The sun sends out a constant flow of charged particles called the solar wind, which ultimately travels past all the planets to some three times the distance to Pluto before being impeded by the interstellar medium. This forms a giant bubble around the sun and its planets, known as the heliosphere. NASA studies the heliosphere to better understand the fundamental physics of the space surrounding us - which, in turn, provides information regarding space throughout the rest of the universe, as well as regarding what makes planets habitable.
The solar wind is a gas of charged particles known as plasma, a state of matter governed by its own set physical laws just as the more common solids, liquids, and gases are. As the solar wind sweeps out into space, it creates a space environment filled with radiation as well as magnetic fields that trail all the way back to the sun. This space environment is augmented by interstellar cosmic rays and occasional concentrated clouds of solar material that burst off the sun, known as coronal mass ejections.
This complex environment surrounds the planets and ultimately has a crucial effect on the formation, evolution, and destiny of planetary systems. For one thing, our heliosphere acts as a giant shield, protecting the planets from galactic cosmic radiation. Earth is additionally shielded by its own magnetic field, the magnetosphere [link to 2e.Magnetosphere], which protects us not only from solar and cosmic particle radiation but also from erosion of the atmosphere by the solar wind. Planets without a shielding magnetic field, such as Mars and Venus, are exposed to such processes and have evolved differently.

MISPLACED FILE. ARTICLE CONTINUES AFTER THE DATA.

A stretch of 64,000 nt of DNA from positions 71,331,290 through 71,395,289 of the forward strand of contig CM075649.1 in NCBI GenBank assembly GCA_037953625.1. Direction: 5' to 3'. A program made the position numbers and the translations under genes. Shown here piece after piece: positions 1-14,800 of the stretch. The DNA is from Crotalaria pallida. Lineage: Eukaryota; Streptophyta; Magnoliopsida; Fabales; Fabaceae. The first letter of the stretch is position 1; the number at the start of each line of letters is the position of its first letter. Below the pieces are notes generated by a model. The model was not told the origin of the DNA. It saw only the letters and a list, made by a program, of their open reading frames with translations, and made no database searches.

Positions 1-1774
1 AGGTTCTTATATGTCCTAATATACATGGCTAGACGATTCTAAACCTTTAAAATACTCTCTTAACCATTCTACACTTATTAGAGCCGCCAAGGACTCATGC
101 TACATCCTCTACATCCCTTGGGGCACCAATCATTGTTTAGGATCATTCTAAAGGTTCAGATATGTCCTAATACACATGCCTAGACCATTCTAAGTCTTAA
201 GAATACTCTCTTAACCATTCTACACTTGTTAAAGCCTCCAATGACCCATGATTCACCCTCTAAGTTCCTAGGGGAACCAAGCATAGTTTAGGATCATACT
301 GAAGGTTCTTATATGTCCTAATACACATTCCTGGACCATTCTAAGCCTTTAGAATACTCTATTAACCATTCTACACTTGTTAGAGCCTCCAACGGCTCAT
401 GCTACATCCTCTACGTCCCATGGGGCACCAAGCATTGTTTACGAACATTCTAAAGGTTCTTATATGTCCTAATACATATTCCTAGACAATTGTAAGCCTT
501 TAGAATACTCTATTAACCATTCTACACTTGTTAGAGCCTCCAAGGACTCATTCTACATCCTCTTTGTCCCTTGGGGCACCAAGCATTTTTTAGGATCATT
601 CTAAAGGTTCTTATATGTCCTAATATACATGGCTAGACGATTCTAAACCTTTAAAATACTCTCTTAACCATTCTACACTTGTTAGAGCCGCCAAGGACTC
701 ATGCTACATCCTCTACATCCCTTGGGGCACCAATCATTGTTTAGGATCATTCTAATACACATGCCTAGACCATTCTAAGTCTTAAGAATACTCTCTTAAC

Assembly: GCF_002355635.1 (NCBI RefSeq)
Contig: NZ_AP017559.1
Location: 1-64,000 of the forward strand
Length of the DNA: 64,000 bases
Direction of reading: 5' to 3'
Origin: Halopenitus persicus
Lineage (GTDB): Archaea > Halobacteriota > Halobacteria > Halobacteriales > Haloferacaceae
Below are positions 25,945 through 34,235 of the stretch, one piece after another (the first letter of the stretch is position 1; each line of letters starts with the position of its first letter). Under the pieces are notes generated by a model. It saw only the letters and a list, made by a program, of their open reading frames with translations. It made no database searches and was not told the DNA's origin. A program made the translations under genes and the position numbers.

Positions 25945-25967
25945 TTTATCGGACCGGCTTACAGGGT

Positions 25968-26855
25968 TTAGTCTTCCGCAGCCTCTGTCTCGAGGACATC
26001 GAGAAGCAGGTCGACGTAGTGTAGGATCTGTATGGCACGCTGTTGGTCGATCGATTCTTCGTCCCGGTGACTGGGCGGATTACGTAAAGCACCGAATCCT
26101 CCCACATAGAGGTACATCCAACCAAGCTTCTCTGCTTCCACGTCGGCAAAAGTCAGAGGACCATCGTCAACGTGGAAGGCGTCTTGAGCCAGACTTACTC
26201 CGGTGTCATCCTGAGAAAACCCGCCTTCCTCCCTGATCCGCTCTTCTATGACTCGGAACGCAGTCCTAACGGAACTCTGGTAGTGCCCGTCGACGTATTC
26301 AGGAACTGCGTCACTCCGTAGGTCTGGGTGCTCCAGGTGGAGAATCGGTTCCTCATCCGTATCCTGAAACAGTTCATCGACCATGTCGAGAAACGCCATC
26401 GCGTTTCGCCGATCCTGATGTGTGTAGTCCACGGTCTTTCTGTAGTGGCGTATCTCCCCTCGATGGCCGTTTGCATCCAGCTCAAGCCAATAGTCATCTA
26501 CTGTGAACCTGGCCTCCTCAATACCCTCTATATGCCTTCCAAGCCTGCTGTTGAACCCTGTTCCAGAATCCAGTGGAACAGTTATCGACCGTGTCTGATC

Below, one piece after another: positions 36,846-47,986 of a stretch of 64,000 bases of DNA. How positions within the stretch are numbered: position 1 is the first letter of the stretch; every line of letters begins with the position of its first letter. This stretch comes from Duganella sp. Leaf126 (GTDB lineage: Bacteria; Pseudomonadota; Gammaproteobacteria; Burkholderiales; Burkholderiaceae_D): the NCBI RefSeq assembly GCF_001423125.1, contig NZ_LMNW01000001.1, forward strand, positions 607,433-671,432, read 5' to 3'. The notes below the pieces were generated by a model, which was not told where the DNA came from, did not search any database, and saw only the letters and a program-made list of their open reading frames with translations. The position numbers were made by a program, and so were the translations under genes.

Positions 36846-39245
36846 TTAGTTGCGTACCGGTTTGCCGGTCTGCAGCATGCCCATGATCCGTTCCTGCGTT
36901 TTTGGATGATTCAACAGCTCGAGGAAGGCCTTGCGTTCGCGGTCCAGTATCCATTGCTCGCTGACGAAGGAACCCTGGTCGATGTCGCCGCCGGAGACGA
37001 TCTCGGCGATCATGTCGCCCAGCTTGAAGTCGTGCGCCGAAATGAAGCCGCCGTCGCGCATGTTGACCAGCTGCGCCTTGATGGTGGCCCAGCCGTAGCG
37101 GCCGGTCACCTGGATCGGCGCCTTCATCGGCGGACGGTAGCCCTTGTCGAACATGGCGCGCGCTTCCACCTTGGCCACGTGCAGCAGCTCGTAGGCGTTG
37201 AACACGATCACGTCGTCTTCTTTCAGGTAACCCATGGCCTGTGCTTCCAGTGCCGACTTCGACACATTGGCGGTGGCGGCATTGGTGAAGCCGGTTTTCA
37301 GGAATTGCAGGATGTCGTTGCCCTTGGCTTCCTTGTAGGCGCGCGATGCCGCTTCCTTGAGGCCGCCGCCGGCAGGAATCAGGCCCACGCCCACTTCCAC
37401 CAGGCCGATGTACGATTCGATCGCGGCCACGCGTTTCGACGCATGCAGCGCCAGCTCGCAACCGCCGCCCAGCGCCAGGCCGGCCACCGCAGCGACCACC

NASA's studies of the heliosphere include research into: how the solar wind behaves near Earth; what causes and sustains magnetic and electric fields around other planets; how does the heliosphere interact with the interstellar medium; what do the boundaries of the heliosphere look like; what is the origin and evolution of the solar wind and the interstellar cosmic rays; and what contributes to the habitability of exoplanets.
The field is, therefore, intensely cross-disciplinary. Heliospheric research often works hand in hand with planetary scientists, astrophysicists, astrobiologists, and space weather researchers.
Additionally, instruments on such NASA missions as Maven and Juno, observe the space around Mars and Jupiter respectively, and contribute to heliospheric research.